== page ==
The Kindle can get you free web access at almost any beach around the world, making it perfect for studying abroad. Photo by goXunuReviews and licensed under CC BY-2.0Today’s guest post comes from Daniel Hernandez an international student from El Salvador, senior at Trinity University studying Finance and Economics, and Shep’s old college roommate! He is currently studying abroad in São Paulo, Brazil with CIEE Study Abroad Programs. He spent a month in Salvador, Brazil for a pre-session and later went to São Paulo.

Editor’s Note: The new generation of Kindle doesn’t support web browsing over 3G. For that privilege, be sure to pick up the Kindle Keyboard before Amazon runs out, or buy one used.

You might think that you already read too much in college, so why would you need an Amazon Kindle 3G ? Well, you might not know that in addition to its book-reading capabilities, it’s also a portable international web browser! You can also get books in English, which in foreign countries can be expensive and hard to find. The books can be delivered through 3G (which Amazon calls Whispernet), Wifi, or by connecting your Kindle to your computer.

Check the 3G Availability

Amazon Kindle uses either the faster 3G network or the slower EDGE network depending on your location. I’ve had experience using both networks and they were about the same speed, at least for downloading books. I would worry more about the availability of either than which specific type is available at your location. You can check that here.

It’s really important to note that depending on your study abroad university or institute, Wi-Fi might be extremely limited. I spent a month in Salvador, Brazil before coming to São Paulo and my local university didn’t have Wi-Fi. I stayed with a host family and the host family didn’t have Wi-Fi, and for some reason I have yet to figure out, they would only allow me to plug in my computer to the ethernet cable about an hour a day. Although I would understand if it had been dial up, it was actually a high-speed internet connection, so they weren’t getting charged per minute!

When I wanted to read in my room The Economist, The New York Times, or Facebook I would just turn on the 3G, and go to the website. It was sometimes a bit tricky because the websites aren’t optimized for reading on the Kindle over the web browser. With a bit of practice though it isn’t that inconvenient, you just need to have the right zoom and/or the appropriate screen orientation. If people in the study abroad group posted on Facebook they were meeting somewhere to eat, I could just read it directly from my Kindle and then go there. Having some internet was way better than having no internet!

Downloading Books

The Amazon Kindle is great for downloading books from abroad. The Amazon Kindle Store has books in English, Spanish, French, German, Italian, and Portuguese. The Kindle is a great way to keep up with recently released books in English, that otherwise might not be as readily available at your location. Besides, do you really want to carry 10 books with you while traveling ?


Beware, it’s free if you want to download books through Whispernet but you have to pay $4.99 weekly to receive subscriptions to your newspaper, magazines, and blog subscription, in addition to the price of the individual subscriptions.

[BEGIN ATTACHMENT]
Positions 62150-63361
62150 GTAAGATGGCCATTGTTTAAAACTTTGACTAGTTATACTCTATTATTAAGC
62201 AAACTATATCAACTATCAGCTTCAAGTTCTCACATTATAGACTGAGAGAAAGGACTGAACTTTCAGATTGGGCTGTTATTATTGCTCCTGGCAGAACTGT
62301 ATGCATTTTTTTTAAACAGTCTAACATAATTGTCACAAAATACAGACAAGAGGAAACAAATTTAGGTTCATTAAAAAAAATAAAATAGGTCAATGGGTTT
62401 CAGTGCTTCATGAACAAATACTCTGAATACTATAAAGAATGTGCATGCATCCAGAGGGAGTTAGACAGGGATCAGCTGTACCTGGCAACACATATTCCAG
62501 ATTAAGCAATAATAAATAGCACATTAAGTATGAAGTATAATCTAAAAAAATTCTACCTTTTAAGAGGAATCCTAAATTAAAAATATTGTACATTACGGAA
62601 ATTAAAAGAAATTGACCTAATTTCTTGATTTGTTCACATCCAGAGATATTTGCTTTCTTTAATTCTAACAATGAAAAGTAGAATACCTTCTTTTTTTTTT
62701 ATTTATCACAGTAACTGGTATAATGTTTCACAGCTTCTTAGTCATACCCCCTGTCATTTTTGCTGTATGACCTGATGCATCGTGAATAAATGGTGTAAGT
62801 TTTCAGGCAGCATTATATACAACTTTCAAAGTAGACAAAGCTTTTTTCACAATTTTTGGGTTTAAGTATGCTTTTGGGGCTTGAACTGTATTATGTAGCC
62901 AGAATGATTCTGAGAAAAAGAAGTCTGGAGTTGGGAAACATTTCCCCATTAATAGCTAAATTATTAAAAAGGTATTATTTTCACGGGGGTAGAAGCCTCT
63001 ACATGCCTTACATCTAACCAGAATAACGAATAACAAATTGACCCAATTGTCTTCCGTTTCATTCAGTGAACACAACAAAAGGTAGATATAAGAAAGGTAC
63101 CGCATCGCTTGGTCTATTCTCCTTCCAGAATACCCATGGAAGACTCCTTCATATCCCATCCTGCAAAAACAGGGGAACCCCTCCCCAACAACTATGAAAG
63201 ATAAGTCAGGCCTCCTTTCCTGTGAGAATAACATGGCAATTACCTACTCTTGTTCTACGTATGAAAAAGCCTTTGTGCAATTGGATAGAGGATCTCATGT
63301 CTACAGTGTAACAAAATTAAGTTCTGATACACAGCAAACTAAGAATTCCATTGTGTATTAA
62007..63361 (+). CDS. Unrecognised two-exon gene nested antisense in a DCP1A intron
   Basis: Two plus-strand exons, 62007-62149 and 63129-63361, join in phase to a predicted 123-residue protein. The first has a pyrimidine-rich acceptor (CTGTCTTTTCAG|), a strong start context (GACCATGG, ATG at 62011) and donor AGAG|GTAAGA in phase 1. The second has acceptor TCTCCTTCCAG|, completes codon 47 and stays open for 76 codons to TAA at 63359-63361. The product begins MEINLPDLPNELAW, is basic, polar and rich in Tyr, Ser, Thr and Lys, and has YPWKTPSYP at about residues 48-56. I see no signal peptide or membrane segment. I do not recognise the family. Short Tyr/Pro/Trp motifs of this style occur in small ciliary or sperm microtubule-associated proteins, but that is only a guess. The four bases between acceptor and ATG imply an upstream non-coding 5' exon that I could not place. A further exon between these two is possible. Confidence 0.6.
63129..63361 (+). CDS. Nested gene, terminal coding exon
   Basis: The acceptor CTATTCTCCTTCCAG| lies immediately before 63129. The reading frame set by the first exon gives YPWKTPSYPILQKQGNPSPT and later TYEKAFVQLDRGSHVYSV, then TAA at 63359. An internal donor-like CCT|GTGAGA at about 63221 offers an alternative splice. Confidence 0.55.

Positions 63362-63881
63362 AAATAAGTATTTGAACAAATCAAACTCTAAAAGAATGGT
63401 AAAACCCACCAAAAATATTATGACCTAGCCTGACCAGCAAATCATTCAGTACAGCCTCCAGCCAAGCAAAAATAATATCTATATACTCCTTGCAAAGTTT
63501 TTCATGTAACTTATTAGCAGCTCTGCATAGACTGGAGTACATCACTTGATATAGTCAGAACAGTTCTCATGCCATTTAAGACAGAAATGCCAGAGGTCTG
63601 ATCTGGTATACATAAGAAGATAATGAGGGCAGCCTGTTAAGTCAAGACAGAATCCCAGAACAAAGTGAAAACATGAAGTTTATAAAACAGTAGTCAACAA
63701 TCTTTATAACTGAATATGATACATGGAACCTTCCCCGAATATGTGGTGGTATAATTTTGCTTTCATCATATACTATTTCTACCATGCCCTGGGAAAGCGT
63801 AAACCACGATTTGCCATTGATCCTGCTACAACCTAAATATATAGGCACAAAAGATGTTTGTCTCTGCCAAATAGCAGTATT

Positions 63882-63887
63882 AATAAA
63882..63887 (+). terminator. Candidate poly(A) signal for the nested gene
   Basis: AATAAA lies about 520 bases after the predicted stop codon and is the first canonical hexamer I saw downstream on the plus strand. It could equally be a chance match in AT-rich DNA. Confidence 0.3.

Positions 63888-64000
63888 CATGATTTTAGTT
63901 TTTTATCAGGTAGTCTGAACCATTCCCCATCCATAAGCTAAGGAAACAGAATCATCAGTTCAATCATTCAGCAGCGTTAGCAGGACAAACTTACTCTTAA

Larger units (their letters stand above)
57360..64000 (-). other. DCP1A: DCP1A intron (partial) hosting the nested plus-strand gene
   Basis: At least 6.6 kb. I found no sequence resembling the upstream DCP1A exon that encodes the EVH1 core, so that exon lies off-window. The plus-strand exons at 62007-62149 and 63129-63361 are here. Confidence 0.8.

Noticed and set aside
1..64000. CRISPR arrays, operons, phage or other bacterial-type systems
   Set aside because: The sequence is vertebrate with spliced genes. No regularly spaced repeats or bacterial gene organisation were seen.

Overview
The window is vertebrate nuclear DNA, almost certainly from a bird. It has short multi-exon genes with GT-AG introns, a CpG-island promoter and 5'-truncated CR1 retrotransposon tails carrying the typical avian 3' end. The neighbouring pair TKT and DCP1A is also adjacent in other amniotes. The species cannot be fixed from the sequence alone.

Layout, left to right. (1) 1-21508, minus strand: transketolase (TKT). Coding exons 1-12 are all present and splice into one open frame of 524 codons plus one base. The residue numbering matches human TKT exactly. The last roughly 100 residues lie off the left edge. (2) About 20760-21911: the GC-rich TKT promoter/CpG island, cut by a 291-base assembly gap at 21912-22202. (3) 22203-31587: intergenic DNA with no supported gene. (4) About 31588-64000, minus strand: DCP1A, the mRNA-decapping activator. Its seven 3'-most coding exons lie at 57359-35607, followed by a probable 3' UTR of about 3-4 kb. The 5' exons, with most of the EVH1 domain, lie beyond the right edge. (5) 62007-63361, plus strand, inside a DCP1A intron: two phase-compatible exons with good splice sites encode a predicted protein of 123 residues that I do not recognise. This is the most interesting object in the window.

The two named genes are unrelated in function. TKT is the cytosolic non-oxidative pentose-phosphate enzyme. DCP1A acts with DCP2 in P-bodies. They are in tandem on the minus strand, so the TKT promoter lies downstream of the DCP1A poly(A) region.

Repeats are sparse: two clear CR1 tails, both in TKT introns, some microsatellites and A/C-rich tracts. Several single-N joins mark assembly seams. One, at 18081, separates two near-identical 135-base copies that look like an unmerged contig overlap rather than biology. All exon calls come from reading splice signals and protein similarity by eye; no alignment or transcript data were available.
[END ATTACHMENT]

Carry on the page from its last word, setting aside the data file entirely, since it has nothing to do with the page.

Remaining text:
Web Browsing

This is the best reason why to get a Kindle 3G! The Kindle 3G allows you to web browse for FREE using 3G pretty much anywhere in the world! Although the web browser is very basic, and you can’t watch videos on an e-ink screen anyway, it allows you to do some very basic web browsing! If you’re lost somewhere in the city, you can google your  current location in your Kindle. If you just want to check your email if you’re in a really remote area you can do that too. For the month I was in Salvador, Brazil I had a friend that for some reason didn’t have access to the internet for several days. He asked to borrow my Kindle and he checked his email right in class. His mom had written saying that she was about to call the cops reporting that he had gone missing! 

When I flew to Brazil from San Antonio, my flight got delayed so I missed the meeting point, and even orientation. When I flew in to São Paulo I emailed the study abroad staff through my Kindle so I would know where to go once I arrived to Salvador. The Wi-Fi at the airport was not free, and given that my Portuguese at the time wasn’t that great, so it would have been a bit tricky to figure out how to connect anyway. With my Kindle though, I didn’t have to spend a dime or ask for help.

You can still get 3G for your smartphone in foreign countries but it might be a bit tricky, and it will be expensive. You’ll need to subscribe to a cellphone plan but in order to do that, you will need to prove that you are a resident of the country or have the equivalent of a social security number. You’re stuck in no man’s land, you are neither a resident, nor do you have the equivalent social security number, but obviously you’re there legally! Maybe it is worth it to eventually sign up for a 3G plan for your smartphone but it won’t be free like the Kindle’s and it won’t be automatic. 

Internet can be expensive or really limited depending on where you’re traveling or studying abroad. In addition, you should plan to bring the appropriate converters and transformers (they are not the same!). It might be dangerous to carry a laptop with you if you don’t want it stolen. Although you might still get your Kindle stolen it is significantly less expensive than even your most basic laptop. You have to remember than technology is usually more expensive abroad than in the US, so you really want to be careful with the one you bring. Luckily, with a cheap Kindle in your bag, you’re always connected and have nothing to fear.